Cobb projects a swift resolution for this case, suggesting the Supreme Court could deliver a unanimous 9-0 ruling in favor of Trump. The observations and predictions shared by Cobb, given his legal background and understanding of the political climate, add a layer of intrigue to the dialogue surrounding the upcoming 2024 election and the impact of these contradicting rulings.
With these court decisions, the political dynamics in Michigan and Colorado have indeed taken unique directions. While Colorado’s court seems inclined to use historical constitutional amendments to disqualify a presidential candidate, Michigan’s courts are steering clear of being the arbiters of political disputes. These standpoints, despite being valid interpretations of the law within their respective states, may create divisive precedents for future electoral endeavors.
Further complicating matters is the high degree of subjectivity one can argue is inherent in the interpretation of the Constitution. The clause referring to ‘insurrection’ is vague, and in the absence of clear, objective criteria for what comprises an insurrection, different courts find themselves drawing varying conclusions.
Despite discrepancies in regional court rulings, these cases highlight the imperative need for constitutional clarity concerning candidate eligibility. The political question doctrine, traditionally used to maintain the courts’ distance from political affairs, may need to be reviewed or evolved to better accommodate such high-stakes candidacy disputes. Arguably, the years to come will witness intricate legal debates over these rulings, shaping the contours of the American legal and electoral systems.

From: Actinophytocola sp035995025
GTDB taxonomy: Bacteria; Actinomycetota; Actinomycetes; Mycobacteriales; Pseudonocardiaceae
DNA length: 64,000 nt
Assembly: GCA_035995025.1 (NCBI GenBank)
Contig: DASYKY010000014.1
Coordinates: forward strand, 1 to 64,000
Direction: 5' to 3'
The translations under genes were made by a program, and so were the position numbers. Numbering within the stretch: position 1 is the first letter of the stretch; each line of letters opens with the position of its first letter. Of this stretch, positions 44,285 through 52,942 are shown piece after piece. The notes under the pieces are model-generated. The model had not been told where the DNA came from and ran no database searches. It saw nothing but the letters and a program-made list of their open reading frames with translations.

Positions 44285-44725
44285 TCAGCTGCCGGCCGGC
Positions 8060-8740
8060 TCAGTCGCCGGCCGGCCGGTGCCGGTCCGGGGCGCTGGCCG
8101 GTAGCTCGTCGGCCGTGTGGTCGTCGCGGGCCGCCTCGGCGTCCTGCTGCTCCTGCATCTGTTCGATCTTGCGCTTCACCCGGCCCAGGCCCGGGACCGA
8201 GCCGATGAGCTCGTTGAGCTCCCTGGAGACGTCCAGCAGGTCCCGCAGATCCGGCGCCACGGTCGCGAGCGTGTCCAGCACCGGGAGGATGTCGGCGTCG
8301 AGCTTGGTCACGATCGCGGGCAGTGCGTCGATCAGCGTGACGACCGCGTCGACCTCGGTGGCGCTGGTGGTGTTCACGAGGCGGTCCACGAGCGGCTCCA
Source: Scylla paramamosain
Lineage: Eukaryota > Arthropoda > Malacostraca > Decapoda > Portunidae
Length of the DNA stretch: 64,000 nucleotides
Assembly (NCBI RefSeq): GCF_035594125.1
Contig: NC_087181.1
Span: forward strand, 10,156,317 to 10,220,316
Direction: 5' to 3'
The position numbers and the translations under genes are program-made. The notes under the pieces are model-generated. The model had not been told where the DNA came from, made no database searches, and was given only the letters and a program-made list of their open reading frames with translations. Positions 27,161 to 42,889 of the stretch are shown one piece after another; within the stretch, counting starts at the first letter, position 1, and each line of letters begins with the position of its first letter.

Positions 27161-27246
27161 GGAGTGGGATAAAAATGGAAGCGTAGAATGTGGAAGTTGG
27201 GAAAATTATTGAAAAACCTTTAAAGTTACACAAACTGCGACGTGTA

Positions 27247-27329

It’s also a testament to the strength of the American judiciary system that each state can make its own independent decisions based on the interpretation of existing laws, without fear of influence or coercion. Such contrasting decisions from courts may raise eyebrows, but they also affirm the independence preserved within the United States’ judicial branches.
However, the deliberations of the U.S. Supreme Court, as the ultimate forum for such contrasting regional verdicts, will undoubtedly be watched with bated breath by the country at large. Given the pivotal nature of their anticipated decision, the nation’s Supreme Court is poised at the crossroads of an unprecedented constitutional crisis.
These conflicting legal perspectives offer a unique insight into the multifaceted interpretations of American constitutional law. Despite the turmoil, it’s these very debates that underpin the democratic fabric of U.S. politics, reaffirming the importance of independent judiciary decisions.
Whatever the forthcoming decision by the U.S. Supreme Court, it is bound to have far-reaching impacts on the political landscape, potentially setting a constitutional precedent for election eligibility. These ripple effects underscore the magnitude and intricacies of the impending 2024 U.S. Presidential race, spotlighting its significance amidst a complex web of legal and constitutional issues.